But, he revealed there was another side of him he tries to keep â€œway behindâ€ himâ€”his life as a gang member of a notorious gang who developed an art of â€œpsychological warfare.â€
â€œI know violence. I know how to make a gun. We had the weapons. I have a background, and I try to keep it behind meâ€¦,” Lafayette confessed, but education changed his life forever.
While in college, Lafayette worked three jobs but was invited to a non-violence workshop by James Austin, Jr., a fellow student. Another friend, John Lewis, who is now a congressman, also invited him.
There he learned if you love someone you should forgive them and turn the other cheek. Referring to his grandmother, Lafayette said, â€˜I used to turn all of my cheeksâ€ and got his behind whipped but he still loved her.
In those non-violence workshops, he also learned how to manage anger. Lafayette said you should not allow someone to â€œrent space in your mindâ€ and that your mind â€œought to be high real estate.â€ When people know they can make you angry, in essence they are putting chains around your mind.
Another way to destroy yourself is to do â€œabsolutely nothingâ€ but he said explaining that too comes with aprice â€œapathy which is a form of self-violence.â€
Lafayette talked about his fight to help desegregate the bus stations and how they were met with violence. He said whites knew if they integrated the bus stations all of their downtown lunch counters were next.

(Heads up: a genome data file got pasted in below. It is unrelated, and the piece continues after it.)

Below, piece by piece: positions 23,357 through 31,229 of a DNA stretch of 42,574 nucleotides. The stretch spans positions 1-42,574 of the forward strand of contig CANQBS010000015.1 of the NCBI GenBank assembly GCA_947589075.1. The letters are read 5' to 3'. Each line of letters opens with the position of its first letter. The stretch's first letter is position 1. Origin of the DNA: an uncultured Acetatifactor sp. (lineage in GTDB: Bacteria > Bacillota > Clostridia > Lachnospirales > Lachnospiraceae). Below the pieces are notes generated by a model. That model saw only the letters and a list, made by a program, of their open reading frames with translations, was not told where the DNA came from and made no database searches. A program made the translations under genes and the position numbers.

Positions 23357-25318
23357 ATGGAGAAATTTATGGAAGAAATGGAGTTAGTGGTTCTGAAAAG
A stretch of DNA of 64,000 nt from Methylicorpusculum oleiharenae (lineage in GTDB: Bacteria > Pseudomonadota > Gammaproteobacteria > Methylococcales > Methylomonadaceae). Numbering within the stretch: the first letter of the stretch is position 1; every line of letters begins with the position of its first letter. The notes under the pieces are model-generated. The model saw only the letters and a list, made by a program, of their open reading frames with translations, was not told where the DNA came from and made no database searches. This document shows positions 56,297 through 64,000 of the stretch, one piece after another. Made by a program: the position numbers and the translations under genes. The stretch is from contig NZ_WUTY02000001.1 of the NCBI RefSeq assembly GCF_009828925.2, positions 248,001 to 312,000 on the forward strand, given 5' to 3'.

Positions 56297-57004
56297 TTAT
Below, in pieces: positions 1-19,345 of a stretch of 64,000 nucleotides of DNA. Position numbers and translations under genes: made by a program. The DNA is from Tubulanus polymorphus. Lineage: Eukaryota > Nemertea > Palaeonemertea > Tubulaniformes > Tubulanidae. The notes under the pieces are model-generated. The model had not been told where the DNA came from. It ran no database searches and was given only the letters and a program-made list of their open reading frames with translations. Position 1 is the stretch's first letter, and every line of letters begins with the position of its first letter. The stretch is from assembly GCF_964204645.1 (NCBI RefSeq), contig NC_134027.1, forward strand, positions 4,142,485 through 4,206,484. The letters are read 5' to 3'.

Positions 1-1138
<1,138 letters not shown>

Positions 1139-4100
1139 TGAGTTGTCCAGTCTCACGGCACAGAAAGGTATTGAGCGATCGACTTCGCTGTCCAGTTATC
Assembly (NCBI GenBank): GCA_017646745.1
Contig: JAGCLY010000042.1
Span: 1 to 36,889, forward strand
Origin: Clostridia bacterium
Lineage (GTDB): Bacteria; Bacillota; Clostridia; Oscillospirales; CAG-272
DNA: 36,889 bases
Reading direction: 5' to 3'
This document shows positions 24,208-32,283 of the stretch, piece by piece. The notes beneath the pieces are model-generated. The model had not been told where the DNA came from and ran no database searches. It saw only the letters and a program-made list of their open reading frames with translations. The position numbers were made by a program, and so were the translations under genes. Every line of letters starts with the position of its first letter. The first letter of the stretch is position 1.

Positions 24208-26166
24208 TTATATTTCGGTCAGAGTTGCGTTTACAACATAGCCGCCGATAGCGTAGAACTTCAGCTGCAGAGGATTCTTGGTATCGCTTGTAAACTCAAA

They held a sit-in at one of the bus stations and in the morning he went to make a phone call and was attacked by several cab drivers who were angry that the station was locked down and they couldnâ€™t get coffee. They beat him, but he did not react even though he was a former gangbanger he took the blows while emitting love for his attackers. His civil rights training kicked in successfully.
Other protests including the dangerous freedom rides led to his getting three cracked ribs, but he kept going, kept fighting for equal rights even though he was in great pain.
He talked about the first through the third generation syndromes with the first coming to America binging their religion, values and culture like clothing. The second generation brought about the mindset of assimilation. â€œThey wanted to be like everybody elseâ€¦getting their hair straightened.â€
The third generation â€œgoes backÂ o their roots. They wanted to learn more about their forefathers including people like Tarzan and Jane and how Tarzan said ran around in the jungles with a short skirt on and a monkey by his side. As a child, Lafayette often played the part of Tarzan.
The third generation syndrome, he said sported Afroâ€™s and wore dashikis. It was a time when blacks named their children African names.